Blue Ridge Parkway
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Camping

Parkway Campgrounds

Camping is one way visitors traveling through the Blue Ridge Parkway can spend the night under the stars in one of America’s most beautiful natural settings.

The Parkway’s nine campgrounds were built years ago and do not offer hookups, but most have at least some sites that will accommodate sizeable recreational vehicles, and all offer restrooms (showers are available at Mt. Pisgah campground only), drinking water, picnic tables and grills.

These campgrounds are open from May - October with fees charged on a per night basis, which includes two adults over age 18. Children accompanied by an adult camp free. Reservations may be made for some sites in advance, and is only available at select campgrounds. To make a reservation, visit www.recreation.gov or call toll-free 877-444-6777. As a general rule, demand is higher on weekends and holidays. 

Group camping is available only at Linville Falls Campground. Call 828-765-6082 for more information. In addition, limited backcountry camping is available via permit at Basin Cove in Doughton Park 336-372-8568 and Rock Castle Gorge 540-745-9661. Camping outside of designated campgrounds (or without a permit at backcountry sites) is prohibited.

Campgrounds in proximity to the Blue Ridge Parkway

Many private and state camping facilities, offering a range of amenities to tent and RV campers, are available throughout the Parkway region.

Visit our Lodging-Campgrounds & RV Parks page for a complete list or Download the Blue Ridge Parkway Camping Brochure for a quick reference.

 

Highlights & Happenings

  • Julian Price Memorial Park, MP 297
  • A majestic 4,200 acres at the foot of Grandfather Mountain, named in honor of Julian Price, comprises this popular park and lies directly adjacent to the Moses H. Cone Memorial Park. Together these parks make up the largest developed area set as
  • Peaks of Otter, MP 86
  • With stunning views, natural beauty, and the surrounding Jefferson National Forest, it’s no wonder the Peaks of Otter area has attracted people to the region for more than 8,000 years.
  • Blue Ridge Music Center
  • The Blue Ridge Music Center is a state-of-the-art performing arts facility built to preserve and promote the historic music of Virginia and the Blue Ridge. The Blue Ridge region has produced more old-time and bluegrass musicians per capita than any o
  • Waterrock Knob, MP 451.2
  • An ideal spot for watching sunrise and sunsets across the rugged mountains, Waterrock Knob Visitor Center sits at almost 6,000 feet elevation. Exhibits, book sales, and a trail leading to the summit of Waterrock Knob await visitors. The last hik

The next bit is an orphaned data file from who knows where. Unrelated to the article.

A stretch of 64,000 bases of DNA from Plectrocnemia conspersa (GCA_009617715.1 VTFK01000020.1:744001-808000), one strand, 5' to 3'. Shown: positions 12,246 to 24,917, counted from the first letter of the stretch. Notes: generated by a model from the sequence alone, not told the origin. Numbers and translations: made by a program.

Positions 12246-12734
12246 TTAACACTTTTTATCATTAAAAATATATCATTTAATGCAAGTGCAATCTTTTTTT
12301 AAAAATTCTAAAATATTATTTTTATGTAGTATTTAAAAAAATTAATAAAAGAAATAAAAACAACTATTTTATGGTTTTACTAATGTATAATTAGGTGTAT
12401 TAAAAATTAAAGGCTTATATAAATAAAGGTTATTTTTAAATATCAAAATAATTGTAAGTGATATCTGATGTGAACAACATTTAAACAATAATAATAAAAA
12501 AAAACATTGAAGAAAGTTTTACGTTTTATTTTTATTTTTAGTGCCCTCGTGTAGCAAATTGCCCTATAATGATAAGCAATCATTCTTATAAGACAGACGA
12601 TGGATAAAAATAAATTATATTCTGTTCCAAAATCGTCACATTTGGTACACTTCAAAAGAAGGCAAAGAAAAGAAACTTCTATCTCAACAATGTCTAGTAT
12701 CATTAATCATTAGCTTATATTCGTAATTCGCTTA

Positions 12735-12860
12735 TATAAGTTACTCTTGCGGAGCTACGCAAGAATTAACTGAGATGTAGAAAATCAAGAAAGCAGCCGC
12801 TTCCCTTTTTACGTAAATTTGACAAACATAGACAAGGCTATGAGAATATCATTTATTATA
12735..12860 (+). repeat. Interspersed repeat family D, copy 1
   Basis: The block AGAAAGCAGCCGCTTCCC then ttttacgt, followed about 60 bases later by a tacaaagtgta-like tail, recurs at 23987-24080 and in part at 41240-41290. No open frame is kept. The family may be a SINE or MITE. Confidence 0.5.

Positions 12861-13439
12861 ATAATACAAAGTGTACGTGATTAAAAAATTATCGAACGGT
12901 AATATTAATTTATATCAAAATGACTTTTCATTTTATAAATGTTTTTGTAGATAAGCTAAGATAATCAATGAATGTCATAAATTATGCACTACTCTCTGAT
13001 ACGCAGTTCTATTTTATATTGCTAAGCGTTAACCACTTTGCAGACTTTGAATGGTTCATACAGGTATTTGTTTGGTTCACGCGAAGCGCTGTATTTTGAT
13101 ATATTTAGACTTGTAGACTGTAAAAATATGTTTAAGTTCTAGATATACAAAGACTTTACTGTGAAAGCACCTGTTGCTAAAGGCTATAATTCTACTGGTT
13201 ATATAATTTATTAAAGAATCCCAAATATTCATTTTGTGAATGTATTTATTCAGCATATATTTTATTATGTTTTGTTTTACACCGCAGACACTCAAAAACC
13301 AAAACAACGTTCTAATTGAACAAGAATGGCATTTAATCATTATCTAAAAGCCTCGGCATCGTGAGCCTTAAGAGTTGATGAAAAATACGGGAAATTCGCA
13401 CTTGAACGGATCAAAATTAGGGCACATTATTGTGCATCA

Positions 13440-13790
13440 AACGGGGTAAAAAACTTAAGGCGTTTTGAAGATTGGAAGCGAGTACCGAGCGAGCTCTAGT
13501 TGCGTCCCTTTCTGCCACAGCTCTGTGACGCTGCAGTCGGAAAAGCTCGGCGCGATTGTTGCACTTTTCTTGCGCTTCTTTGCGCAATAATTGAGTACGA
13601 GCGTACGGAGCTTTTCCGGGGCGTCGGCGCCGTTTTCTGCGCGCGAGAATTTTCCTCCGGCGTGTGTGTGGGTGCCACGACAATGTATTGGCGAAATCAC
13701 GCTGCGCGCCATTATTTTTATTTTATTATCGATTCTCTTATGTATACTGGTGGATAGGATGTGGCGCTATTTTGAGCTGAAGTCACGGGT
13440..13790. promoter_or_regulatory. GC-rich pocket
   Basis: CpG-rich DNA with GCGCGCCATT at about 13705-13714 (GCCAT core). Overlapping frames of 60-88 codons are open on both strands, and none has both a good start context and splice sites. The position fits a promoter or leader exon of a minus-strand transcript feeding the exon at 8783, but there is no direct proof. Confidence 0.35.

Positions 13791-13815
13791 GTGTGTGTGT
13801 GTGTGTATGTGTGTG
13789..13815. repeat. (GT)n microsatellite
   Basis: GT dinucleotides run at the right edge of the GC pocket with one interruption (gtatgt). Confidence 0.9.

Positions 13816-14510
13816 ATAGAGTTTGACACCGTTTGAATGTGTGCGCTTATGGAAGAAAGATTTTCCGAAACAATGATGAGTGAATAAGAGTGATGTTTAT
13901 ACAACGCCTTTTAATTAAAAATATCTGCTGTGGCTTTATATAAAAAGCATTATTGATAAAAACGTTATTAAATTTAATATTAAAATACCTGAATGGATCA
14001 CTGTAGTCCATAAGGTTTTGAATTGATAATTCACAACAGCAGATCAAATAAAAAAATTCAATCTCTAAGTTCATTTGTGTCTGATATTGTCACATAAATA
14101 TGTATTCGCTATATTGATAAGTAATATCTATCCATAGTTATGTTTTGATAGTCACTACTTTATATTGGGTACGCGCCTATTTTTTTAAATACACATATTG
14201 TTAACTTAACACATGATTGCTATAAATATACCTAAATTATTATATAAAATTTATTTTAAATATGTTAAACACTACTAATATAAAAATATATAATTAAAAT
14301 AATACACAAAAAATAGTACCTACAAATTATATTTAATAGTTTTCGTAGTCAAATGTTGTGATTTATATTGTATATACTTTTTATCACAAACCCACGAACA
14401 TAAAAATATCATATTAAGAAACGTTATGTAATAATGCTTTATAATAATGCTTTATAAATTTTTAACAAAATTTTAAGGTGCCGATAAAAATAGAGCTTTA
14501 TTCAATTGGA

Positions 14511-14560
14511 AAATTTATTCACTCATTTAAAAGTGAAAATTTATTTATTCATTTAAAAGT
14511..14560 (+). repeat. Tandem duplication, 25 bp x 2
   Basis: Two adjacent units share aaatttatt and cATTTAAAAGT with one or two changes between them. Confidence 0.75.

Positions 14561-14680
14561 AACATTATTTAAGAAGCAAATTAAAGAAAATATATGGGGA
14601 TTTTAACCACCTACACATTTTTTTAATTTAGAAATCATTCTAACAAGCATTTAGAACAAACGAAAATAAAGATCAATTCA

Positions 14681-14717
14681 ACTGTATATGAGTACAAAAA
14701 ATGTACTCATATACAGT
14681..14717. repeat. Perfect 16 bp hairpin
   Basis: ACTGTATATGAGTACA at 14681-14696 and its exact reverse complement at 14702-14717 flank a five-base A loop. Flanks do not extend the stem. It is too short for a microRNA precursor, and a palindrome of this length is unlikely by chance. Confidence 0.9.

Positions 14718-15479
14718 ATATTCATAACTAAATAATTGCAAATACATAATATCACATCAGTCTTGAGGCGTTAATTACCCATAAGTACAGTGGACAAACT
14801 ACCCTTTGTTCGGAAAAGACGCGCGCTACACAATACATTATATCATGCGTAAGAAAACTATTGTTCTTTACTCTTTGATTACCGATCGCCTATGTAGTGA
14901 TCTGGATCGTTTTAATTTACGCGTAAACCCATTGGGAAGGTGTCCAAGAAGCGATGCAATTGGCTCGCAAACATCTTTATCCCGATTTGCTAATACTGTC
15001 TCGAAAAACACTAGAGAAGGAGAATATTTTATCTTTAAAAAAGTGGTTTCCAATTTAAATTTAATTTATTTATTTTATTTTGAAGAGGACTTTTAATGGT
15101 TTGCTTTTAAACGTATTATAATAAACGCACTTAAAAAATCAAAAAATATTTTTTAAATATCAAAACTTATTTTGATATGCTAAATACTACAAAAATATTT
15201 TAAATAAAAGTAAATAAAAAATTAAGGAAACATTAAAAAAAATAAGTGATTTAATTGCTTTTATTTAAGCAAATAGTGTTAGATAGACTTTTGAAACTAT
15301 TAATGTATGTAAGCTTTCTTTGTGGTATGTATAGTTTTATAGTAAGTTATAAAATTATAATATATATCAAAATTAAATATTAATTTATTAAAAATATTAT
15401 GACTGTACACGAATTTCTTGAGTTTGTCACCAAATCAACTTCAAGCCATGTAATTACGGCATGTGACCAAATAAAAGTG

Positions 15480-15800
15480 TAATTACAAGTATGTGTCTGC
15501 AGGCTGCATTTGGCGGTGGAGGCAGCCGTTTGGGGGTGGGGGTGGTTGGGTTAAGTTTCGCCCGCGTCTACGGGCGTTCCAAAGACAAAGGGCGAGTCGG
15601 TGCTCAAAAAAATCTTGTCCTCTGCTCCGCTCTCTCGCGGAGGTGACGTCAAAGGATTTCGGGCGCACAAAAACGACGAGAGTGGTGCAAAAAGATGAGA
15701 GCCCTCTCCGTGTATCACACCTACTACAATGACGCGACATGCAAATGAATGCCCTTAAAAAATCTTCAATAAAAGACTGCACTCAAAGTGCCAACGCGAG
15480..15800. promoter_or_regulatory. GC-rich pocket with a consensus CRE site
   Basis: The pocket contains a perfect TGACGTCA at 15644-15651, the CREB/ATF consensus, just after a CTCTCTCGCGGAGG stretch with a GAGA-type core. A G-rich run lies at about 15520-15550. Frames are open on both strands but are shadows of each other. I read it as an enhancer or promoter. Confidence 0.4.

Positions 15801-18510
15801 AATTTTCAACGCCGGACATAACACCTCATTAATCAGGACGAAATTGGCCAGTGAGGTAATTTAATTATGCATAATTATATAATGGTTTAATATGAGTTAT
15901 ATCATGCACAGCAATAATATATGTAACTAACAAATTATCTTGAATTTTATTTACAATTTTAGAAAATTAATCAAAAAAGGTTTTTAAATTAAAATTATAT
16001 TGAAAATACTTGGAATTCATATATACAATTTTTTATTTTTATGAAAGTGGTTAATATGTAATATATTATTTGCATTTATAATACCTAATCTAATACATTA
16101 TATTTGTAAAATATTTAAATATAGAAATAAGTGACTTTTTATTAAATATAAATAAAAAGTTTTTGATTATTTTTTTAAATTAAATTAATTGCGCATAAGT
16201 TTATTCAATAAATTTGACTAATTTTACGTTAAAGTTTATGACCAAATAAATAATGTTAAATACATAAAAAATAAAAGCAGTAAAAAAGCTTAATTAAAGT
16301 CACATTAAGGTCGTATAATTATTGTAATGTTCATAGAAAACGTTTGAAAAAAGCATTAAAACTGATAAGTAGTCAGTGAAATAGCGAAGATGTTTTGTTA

• Rocky Knob & Mabry Mill, MP 169, 176.2
  • These Parkway treasures offer many opportunities for visitors including hiking, camping, picnicking, and one of the most-photographed structures along the Blue Ridge Parkway.
  • Mount Pisgah, MP 408
  • Mount Pisgah’s spectacular views, hiking trails, camping and the Mount Pisgah Inn make this area a popular destination for visitors along the Blue Ridge Parkway. The mountain and thousands of surrounding acres was originally purchased by indust
  • Cumberland Knob, MP 217.5
  • Located near the Virginia state line, Cumberland Knob is the site where construction of the Blue Ridge Parkway began in 1935. It was the first recreation area opened to the public and remains a favorite destination for both locals and visitors. The m
  • Parkway Road Conditions
  • An open Parkway is a safe Parkway. Be sure to check road conditions online or by phone before you travel and during your visit.
  • Camping
  • Camping is one way visitors traveling through the Blue Ridge Parkway can spend the night under the stars in one of America’s most beautiful natural settings.
  • Blue Ridge Parkway Directory & Travel Planner
  • The 67th edition of the Blue Ridge Parkway Directory & Travel Planner is your ultimate source for planning a trip to the Blue Ridge Mountains.
  • Hiking Trails
  • A journey on the Blue Ridge Parkway offers motorists spectacular views of Southern Appalachia’s diverse beauty for 469.1 uninterrupted miles.
  • Blooms & Wildlife Watching
  • Don't forget your cameras and binoculars when visiting the Blue Ridge Parkway! Learn when and where to see blooms along your journey.
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